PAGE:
Crisis communications for a hostile cyber landscape

Crisis communications for a hostile cyber landscape | Insurance Business New Zealand

Crisis communications for a hostile cyber landscape

A few years ago, if a company suffered a cyberattack, the message they would relay was often: “We’re experiencing technical difficulties,” or “We’re dealing with a cyber incident.” But in today’s technology-first society, with ransomware and other cyberattacks so prevalent, crisis communication strategies have changed.

Ransomware is “no longer a dirty word,” according to Meredith Griffanti (pictured), managing director at FTI Consulting, and head of the firm’s global cybersecurity & data privacy communications practice. Rather than trying to hide a breach, today most companies will come out and say: ‘We’ve been hit with a ransomware attack. Here’s what we’re doing to contain it, remediate it, protect consumer information, and this is how we’re planning to strengthen our systems going forward to make sure this doesn’t happen again.’

We’ve seen that strategy in multiple high-profile ransomware attacks this year, including the attacks against meat processing giant JBS and the Colonial Pipeline. Interestingly, not only did both companies publicly disclose relevant details of their attacks, but they also revealed that they had paid ransoms of approximately US$11 million and US$4.4million, respectively, to free up their systems.

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These are not decisions that any company takes lightly. In fact, most companies will require the help of a crisis communications expert to guide them through an incident. This is where Griffanti and her specialist cybersecurity & data privacy team at FTI come in.

“Companies are not only worried about the media coverage of cyberattacks, but also, if they’re experiencing operational disruption or technical difficulties, they’re worried about how to communicate with their own employee base and their customers, vendors, partners, investors, shareholders, and the board. That’s really where we come into play,” said Griffanti.

“Typically, we’re engaged a few hours after an attack is first discovered. We will partner with the company’s internal communications team, their legal counsel, IT team, and sometimes their operations or customer service departments, to figure out exactly what happened, and what’s impacted from an operational disruption standpoint. What are we dealing with in terms of the attack? Is it just encryption or has the threat actor exfiltrated sensitive data? Is corporate email offline? Can employees turn their workstations on? Is the website down?

“As the investigation progresses and unfolds, we advise on what they need to be saying to all of their different stakeholders. This is often pretty difficult in the early hours after an attack, because you don’t necessarily know the full extent of what happened. You might just know there’s a ransom note and some of your computers or systems are encrypted and aren’t working, but you might not necessarily know how the attackers got in, or what exactly has been exfiltrated. Those details can take some time to figure out.”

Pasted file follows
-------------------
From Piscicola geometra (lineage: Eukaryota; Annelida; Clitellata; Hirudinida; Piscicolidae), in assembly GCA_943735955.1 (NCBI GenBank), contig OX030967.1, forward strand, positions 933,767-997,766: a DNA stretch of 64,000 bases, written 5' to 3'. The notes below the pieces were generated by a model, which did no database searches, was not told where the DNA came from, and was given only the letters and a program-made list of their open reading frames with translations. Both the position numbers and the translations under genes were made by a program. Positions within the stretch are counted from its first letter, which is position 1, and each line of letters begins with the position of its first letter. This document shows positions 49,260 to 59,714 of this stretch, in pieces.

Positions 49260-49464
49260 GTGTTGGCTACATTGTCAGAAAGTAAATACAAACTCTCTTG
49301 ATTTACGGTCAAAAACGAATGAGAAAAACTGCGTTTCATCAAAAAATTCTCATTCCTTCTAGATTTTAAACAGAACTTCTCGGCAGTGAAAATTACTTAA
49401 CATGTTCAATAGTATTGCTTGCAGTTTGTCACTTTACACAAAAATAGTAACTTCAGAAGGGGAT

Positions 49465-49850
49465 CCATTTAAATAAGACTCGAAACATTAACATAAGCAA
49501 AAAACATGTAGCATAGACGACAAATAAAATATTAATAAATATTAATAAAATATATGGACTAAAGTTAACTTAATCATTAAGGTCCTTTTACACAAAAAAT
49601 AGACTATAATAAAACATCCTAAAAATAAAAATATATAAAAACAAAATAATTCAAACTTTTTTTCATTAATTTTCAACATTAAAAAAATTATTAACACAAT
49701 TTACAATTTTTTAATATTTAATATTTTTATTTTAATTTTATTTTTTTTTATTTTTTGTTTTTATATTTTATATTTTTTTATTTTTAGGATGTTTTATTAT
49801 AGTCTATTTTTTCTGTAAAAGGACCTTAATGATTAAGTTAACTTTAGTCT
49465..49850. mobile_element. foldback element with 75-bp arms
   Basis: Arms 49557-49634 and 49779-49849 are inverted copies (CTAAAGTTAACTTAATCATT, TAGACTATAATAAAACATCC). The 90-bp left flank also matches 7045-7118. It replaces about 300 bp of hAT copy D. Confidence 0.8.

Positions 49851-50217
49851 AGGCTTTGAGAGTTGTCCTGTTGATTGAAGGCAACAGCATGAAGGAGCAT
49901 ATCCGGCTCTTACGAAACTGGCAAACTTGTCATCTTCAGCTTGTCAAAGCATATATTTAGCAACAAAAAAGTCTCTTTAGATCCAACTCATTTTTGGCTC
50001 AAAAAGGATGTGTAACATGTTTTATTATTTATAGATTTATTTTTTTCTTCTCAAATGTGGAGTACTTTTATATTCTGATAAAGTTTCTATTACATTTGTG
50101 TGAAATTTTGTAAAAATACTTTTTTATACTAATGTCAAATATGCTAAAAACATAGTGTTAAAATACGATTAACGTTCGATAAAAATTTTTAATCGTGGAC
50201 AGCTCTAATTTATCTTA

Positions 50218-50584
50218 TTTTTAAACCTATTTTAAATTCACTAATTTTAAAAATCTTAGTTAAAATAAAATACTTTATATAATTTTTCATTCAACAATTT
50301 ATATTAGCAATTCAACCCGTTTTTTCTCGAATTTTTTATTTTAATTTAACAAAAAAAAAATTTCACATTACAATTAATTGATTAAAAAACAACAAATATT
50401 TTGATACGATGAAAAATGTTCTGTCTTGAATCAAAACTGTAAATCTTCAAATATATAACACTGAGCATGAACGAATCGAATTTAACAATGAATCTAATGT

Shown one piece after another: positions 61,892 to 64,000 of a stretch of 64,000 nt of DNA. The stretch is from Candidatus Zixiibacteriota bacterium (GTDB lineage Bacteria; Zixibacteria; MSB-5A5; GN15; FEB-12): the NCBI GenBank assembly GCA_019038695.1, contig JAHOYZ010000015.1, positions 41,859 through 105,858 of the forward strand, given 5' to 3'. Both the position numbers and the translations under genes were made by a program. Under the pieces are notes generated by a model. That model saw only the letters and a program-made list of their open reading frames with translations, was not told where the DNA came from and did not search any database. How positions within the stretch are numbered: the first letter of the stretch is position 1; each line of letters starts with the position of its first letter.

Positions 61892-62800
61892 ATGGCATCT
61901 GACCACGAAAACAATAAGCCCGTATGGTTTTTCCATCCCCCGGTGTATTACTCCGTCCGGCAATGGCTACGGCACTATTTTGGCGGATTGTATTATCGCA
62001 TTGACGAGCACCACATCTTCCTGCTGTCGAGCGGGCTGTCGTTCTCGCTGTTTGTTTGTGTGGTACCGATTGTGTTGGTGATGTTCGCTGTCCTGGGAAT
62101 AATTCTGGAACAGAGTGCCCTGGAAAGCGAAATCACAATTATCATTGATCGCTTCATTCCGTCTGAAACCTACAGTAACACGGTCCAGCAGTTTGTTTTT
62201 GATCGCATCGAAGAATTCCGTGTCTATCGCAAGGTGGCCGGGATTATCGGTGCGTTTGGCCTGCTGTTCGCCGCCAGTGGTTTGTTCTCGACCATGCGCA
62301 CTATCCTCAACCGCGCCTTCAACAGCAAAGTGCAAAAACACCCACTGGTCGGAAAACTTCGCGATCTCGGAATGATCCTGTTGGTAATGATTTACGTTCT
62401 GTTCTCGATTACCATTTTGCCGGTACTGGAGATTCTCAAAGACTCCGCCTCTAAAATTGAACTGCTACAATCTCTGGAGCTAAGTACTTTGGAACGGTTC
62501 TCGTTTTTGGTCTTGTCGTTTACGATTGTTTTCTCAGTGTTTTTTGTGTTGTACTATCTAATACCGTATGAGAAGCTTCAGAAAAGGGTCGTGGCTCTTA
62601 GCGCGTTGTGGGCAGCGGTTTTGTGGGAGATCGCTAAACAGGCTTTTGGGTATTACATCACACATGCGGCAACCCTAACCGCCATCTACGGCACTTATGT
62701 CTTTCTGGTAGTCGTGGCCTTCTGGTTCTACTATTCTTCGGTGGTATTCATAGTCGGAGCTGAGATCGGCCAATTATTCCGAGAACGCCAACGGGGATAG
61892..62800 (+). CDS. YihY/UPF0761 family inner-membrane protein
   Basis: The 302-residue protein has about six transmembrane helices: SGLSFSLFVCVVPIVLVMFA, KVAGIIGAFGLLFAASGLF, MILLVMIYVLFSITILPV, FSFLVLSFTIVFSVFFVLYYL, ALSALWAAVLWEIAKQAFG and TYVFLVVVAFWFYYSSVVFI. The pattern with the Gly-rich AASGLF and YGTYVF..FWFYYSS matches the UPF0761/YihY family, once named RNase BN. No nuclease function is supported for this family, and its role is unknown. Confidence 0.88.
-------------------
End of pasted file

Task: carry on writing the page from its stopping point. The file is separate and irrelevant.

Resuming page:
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Even without all the details of an attack, it’s important for companies to take control of the narrative and tell it on their own terms, according to Griffanti. This is preferable to a whistleblower leaking information to the press or even the threat actors contacting impacted stakeholders directly. Proactive communication is important not only for a company’s reputation, but also in terms of their legal liability and breach notification obligations.

FTI partners with the victimised company’s internal and external legal counsel to ensure the crisis communication strategy is aligned with any data protection regulations or notifications that need to be made. This can be difficult, especially if the victim is a large multinational organisation that had data impacted in various geographies or jurisdictions, where there are different legal and regulatory requirements.

“It’s a high-stress situation, which is why strong partnership between legal and communications is so important,” Griffanti told Insurance Business. “For us, the key is consistency in the message we’re delivering, regardless of geography or jurisdiction, and making sure we’re as transparent as we can be about what we know about the attack, and how the company has responded to the attack in collaboration with law enforcement, regulators and so on.

“People often think of crisis communications as just handling the media message and triaging media requests, but it’s so much more than that. It’s about positioning the company to be transparent, to take control of the narrative and tell the story on their own terms, and ultimately, to protect their reputation. So often, these ransomware attacks are just crimes of opportunity. Everyone is susceptible and no organisation is immune. We consider ourselves lucky to be on the good guy side and to do everything we can to help a company that’s been victimised.”

Effective crisis communications play an important role in reducing the severity of cyber insurance claims. As such, FTI works closely with insurers around the world to assist clients with pre- and post-loss mitigation. Griffanti added: “We help companies to form a crisis-ready culture, and we help them build communications into their existing business continuity, disaster recovery, and incident response plans. We also provide lifelike tabletop exercises or simulations so they can practice their escalation protocols and decision-making skills, so that the first time they’re facing that situation isn’t in the middle of a real crisis. The more you practice, the better off you’ll be.”